Yellowtail sashimi, or bangeo hoe in Korean, tastes best in winter. The fish gains fat in the winter, so yellowtail caught in season is said to be even tastier than tuna.

During the winter, sashimi restaurants here put up signs proclaiming “sliced bangeo hoe available.” The yellowtail is usually thickly sliced and dipped in red chile paste with vinegar or soybean sauce, along with wasabi or sesame oil with salt. Others love to eat it with various forms of kimchi. When it is rolled with rinsed mature kimchi, the fatty savory flesh contrasts with the crunch of the kimchi and melts in the mouth. Mature kimchi typically has a stronger punch than regular kimchi, so the seasoning can be shaken off and the kimchi rinsed for a milder taste.

Bada Hoe Sarang in Yeonnam-dong is Seoul's most famous restaurant for serving thick, fresh, delicious yellowtail slices, but the waiting time can extend to a few hours in the winter season.

The local way to eat raw oysters is to dip it in red chile paste with vinegar. (Lee Jaeeun/The Korea Herald)


Winter is the best season for oysters in Korea. They are in season between November and February -- and the colder it gets, the better they taste. They have plump milky flesh and a refreshing sea scent that spreads in the mouth. They are also full of vitamins and minerals, and are said to be helpful for blood circulation and the skin.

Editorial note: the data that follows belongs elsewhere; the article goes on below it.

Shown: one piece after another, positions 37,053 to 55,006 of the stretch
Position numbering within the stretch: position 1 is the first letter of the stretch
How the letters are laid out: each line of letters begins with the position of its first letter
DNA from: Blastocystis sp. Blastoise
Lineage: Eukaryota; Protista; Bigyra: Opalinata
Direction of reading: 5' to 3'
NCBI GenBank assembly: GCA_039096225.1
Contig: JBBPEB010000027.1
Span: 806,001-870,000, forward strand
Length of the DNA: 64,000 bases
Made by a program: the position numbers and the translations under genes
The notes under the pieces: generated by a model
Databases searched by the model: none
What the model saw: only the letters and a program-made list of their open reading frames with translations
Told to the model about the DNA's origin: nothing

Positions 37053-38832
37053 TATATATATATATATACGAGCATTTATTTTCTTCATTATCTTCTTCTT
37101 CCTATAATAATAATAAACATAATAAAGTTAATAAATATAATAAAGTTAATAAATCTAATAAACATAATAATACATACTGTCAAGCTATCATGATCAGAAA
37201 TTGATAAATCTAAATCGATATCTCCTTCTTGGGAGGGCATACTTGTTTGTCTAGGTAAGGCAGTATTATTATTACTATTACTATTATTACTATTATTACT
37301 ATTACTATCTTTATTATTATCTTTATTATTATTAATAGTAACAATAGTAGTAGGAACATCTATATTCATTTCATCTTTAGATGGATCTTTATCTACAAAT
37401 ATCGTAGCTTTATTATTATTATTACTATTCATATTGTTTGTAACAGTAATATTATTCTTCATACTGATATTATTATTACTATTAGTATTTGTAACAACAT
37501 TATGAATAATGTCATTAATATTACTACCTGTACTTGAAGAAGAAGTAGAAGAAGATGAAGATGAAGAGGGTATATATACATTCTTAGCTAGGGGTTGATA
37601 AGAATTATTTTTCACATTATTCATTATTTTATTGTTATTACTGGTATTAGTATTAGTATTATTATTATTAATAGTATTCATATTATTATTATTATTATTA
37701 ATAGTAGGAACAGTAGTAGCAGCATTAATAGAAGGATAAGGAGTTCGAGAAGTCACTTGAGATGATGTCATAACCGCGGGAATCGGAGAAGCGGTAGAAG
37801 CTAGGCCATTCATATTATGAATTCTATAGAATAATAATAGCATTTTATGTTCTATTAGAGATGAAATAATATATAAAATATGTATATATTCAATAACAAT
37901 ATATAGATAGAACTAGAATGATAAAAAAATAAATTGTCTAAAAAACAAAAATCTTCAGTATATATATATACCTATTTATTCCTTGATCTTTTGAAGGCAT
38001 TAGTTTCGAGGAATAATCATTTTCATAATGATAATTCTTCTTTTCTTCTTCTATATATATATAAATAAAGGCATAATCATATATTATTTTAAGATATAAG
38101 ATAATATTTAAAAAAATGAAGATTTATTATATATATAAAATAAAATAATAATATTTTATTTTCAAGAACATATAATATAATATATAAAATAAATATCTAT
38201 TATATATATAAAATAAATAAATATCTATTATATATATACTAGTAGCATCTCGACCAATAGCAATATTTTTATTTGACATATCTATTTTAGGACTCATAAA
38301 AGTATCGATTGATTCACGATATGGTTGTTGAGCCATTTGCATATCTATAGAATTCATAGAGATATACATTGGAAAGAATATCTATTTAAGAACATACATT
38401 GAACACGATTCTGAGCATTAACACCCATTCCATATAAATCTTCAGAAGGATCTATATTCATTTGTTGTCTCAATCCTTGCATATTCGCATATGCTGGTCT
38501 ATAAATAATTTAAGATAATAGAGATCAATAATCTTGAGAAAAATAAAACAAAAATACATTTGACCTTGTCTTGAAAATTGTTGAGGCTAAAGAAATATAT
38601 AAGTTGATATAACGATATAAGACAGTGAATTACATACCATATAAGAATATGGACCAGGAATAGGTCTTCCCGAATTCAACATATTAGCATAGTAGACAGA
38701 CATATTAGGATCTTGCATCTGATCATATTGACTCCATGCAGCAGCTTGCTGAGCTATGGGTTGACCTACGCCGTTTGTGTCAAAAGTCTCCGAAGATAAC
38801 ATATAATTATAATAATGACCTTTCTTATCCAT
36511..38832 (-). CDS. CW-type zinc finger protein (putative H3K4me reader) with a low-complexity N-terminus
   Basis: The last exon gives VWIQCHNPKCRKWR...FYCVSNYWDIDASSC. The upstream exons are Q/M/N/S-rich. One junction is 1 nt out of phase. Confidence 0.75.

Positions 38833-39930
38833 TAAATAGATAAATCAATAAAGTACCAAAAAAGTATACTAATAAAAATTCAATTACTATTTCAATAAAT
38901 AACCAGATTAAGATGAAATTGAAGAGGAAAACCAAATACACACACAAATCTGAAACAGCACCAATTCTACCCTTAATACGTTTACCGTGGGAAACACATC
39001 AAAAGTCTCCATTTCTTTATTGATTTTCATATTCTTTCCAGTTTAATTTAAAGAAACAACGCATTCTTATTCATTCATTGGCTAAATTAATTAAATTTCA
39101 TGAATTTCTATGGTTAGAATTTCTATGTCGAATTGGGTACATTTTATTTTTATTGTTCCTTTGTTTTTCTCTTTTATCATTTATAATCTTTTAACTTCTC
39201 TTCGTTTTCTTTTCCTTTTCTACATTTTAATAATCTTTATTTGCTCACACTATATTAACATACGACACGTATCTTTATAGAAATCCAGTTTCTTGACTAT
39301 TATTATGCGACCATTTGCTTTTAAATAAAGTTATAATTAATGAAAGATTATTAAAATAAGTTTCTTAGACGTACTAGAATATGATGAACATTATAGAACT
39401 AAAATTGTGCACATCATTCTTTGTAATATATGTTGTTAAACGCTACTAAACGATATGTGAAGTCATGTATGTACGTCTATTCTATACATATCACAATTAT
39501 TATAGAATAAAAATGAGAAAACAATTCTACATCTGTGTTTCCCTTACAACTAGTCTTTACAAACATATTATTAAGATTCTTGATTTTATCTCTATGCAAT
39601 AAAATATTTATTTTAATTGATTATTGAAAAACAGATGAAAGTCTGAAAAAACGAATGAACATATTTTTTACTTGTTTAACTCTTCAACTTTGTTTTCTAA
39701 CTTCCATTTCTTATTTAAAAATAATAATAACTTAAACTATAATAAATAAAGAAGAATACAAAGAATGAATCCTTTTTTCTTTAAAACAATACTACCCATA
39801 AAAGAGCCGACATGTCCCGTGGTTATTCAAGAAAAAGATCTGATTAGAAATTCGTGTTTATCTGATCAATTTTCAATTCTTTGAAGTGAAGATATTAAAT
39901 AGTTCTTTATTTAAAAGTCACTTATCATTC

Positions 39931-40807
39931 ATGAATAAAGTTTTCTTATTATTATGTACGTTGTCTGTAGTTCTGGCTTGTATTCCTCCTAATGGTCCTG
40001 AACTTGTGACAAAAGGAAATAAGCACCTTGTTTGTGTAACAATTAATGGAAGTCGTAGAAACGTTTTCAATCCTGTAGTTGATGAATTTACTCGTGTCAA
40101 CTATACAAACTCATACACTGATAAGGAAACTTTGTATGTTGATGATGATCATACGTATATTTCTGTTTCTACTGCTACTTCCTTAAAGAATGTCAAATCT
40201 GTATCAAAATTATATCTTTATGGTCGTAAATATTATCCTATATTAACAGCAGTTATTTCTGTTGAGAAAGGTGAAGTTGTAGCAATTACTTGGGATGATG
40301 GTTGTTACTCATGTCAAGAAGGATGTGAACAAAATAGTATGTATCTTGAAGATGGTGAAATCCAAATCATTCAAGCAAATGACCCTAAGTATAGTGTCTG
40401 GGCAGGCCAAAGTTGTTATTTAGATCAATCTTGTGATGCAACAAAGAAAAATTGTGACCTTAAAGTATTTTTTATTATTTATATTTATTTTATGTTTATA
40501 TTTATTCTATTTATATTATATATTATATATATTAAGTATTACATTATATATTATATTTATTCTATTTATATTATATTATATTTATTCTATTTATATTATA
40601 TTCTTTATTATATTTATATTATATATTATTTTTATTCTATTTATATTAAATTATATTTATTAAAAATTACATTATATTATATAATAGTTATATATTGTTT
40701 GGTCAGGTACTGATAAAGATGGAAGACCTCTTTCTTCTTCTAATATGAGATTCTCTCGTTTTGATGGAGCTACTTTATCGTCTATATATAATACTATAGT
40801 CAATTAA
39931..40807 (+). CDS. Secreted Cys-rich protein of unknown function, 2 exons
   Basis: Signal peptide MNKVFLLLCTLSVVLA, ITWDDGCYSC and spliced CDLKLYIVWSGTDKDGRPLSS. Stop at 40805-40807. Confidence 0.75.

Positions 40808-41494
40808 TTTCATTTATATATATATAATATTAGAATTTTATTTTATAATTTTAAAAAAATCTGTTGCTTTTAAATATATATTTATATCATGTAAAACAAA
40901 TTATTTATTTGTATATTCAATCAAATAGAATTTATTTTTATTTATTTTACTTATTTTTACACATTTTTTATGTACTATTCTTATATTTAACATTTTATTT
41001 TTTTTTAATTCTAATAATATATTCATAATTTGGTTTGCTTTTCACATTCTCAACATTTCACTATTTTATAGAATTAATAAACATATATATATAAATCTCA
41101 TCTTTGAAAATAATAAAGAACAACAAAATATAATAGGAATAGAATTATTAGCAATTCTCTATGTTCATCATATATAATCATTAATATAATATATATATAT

Oysters may be a luxury dish for special occasions in some parts of the world, but in wintertime Korea is awash in oysters. The sea surrounding Korea is an ideal environment to produce high-quality oysters. Korean tidelands are rich in minerals and nutrients, and oysters here require much less time to grow compared to other parts of the world.

Gulgukbap is a rice soup with oysters. It is made by boiling the soup over a long time with oysters, tofu and other vegetables. (Getty Images)

There are tons of ways to eat oysters in Korea, among which having them fresh and raw, in soup with rice or in guljeon -- pan-fried oysters in egg batter -- are some favorites.

Patjuk (Getty Images)


Red bean porridge, known here as patjuk, is made from dried red beans, with added chewy rice cake balls made from glutinous rice flour. Red beans are boiled to remove their bitter taste and are then mashed on a coarse strainer and boiled again.

Koreans traditionally eat patjuk on the winter solstice, the shortest day and longest night of the year, in belief that the red color wards off evil spirits. Koreans wish their families a happy, successful and safe year by making patjuk for them.